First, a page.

Over the last few years, we have had a lot to say in Weekly Tax Brief about HMRC’s increasingly strict approach to imposing penalties for what they consider to be substandard 'behaviour' where taxpayers get things wrong when submitting their annual Self-Assessment tax returns.
A First Tier Tribunal decision announced a few weeks ago throws further light on the department’s apparent desire to treat all errors as at least 'careless' and to seek to refuse penalty suspensions. The case itself involved a Mr Steady, who completed the 'interest received' section of his 2013/14 tax return based on a certificate which his bank had handed to him. Unfortunately the certificate showed the wrong tax year.
Using information supplied to them for the correct year, HMRC enquired into Mr Steady’s return and established that a tax underpayment of almost £2,500 had arisen. Apparently disregarding the fact that a similar error had occurred in the previous tax year and that tax had actually been overpaid, HMRC contended that the taxpayer had been careless and charged a penalty of £368. They refused to suspend the penalty on the grounds that this was a one-off error and hence any future change of taxpayer behaviour could not be encouraged by the setting of suspension conditions.
The Tribunal judge found for Mr Steady – he described HMRC’s decision not to suspend the penalty as 'flawed' and suggested that suitable suspension conditions could be set.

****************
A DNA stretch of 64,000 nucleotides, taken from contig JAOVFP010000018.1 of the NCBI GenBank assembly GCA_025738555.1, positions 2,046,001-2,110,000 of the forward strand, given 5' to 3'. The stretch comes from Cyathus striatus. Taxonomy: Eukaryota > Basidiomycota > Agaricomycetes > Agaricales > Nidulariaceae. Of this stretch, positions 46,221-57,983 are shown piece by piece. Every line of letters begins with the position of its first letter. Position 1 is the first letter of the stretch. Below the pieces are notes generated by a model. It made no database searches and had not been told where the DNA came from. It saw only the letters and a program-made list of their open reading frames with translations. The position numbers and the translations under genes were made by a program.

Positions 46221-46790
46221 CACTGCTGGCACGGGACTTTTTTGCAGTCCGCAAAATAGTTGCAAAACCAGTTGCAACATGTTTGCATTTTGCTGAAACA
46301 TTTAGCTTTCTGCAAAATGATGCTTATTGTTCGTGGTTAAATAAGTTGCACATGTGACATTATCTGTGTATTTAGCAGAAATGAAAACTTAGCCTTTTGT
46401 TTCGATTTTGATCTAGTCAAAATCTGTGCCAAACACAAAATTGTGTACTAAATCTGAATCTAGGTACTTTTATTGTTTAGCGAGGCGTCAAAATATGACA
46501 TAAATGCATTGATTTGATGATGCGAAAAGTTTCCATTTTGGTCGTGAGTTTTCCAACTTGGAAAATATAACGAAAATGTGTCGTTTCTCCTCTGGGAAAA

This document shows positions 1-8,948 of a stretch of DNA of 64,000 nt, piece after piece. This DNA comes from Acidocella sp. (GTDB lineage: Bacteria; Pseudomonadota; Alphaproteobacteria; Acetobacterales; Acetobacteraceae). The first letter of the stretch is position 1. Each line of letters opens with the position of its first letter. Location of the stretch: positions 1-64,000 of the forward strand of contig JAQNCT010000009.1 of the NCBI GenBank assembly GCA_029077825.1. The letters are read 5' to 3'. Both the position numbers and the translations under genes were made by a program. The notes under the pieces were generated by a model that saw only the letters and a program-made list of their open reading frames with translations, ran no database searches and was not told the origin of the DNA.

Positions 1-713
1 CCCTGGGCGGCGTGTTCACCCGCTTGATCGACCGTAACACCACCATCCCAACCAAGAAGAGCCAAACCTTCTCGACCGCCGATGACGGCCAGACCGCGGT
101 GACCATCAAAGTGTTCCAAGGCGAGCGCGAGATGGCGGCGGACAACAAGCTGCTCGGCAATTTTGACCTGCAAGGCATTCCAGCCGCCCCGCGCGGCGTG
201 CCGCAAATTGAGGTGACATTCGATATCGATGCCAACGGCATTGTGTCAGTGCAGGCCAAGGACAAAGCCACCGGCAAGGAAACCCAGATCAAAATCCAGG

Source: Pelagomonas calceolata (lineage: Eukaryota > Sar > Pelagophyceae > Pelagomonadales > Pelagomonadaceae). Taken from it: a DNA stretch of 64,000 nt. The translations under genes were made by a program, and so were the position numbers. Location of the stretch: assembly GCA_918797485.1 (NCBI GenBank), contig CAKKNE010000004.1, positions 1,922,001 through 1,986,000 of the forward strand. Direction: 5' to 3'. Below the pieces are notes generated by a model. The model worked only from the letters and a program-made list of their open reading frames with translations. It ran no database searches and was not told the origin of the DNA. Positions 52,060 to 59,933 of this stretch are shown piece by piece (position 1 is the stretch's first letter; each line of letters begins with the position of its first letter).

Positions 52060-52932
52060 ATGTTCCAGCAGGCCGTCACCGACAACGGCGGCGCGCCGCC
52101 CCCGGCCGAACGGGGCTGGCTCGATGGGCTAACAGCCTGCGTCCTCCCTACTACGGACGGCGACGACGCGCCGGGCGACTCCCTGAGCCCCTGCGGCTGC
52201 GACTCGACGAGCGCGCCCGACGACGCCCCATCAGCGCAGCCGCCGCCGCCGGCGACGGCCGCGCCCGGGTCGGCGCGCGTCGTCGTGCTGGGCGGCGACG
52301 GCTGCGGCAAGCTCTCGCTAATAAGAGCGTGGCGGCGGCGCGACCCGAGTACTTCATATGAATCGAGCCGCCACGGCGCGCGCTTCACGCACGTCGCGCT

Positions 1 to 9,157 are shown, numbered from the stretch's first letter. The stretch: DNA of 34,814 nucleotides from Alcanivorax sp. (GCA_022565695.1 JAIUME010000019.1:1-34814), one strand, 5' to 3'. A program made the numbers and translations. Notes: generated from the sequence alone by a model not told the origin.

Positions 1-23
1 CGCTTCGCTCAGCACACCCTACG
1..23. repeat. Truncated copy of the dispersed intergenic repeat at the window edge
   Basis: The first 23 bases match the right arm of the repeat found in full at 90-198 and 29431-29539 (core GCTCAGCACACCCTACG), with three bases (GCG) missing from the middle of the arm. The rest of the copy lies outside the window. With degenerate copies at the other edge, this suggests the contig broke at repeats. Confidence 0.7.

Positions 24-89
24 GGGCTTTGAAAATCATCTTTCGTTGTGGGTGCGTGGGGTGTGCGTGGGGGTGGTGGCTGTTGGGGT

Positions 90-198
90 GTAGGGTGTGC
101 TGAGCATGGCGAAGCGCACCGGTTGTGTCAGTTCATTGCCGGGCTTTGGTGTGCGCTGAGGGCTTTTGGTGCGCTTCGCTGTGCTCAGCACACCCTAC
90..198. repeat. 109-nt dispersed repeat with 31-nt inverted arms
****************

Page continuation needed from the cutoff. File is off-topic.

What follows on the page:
Perhaps curiously, it seems that Mr Steady did not ask the Tribunal to rule on whether his behaviour was 'careless'. The Tribunal judge noted this and commented that had HMRC’s view been challenged, he 'would have had a strong arguable case that his behaviour was not careless'.
All of this begs the question why HMRC are so intent on pursuing such modest amounts of penalty in such a vigorous way. Indeed we wonder how HMRC can ever consider it worthwhile spending valuable time and resource on such 'innocent' errors. Maybe the department should take heed of what the Tribunal judge had to say about the taxpayer’s actions – '…the mere fact that there is an error in a tax return does not mean that the taxpayer has been careless'. This is a view which HMRC themselves advanced upon the introduction of the behaviour-based penalty regime in 2008: surely it wasn’t meant to be like this?
If you would like any more information on this issue please get in touch with Mike Down or your usual RSM contact.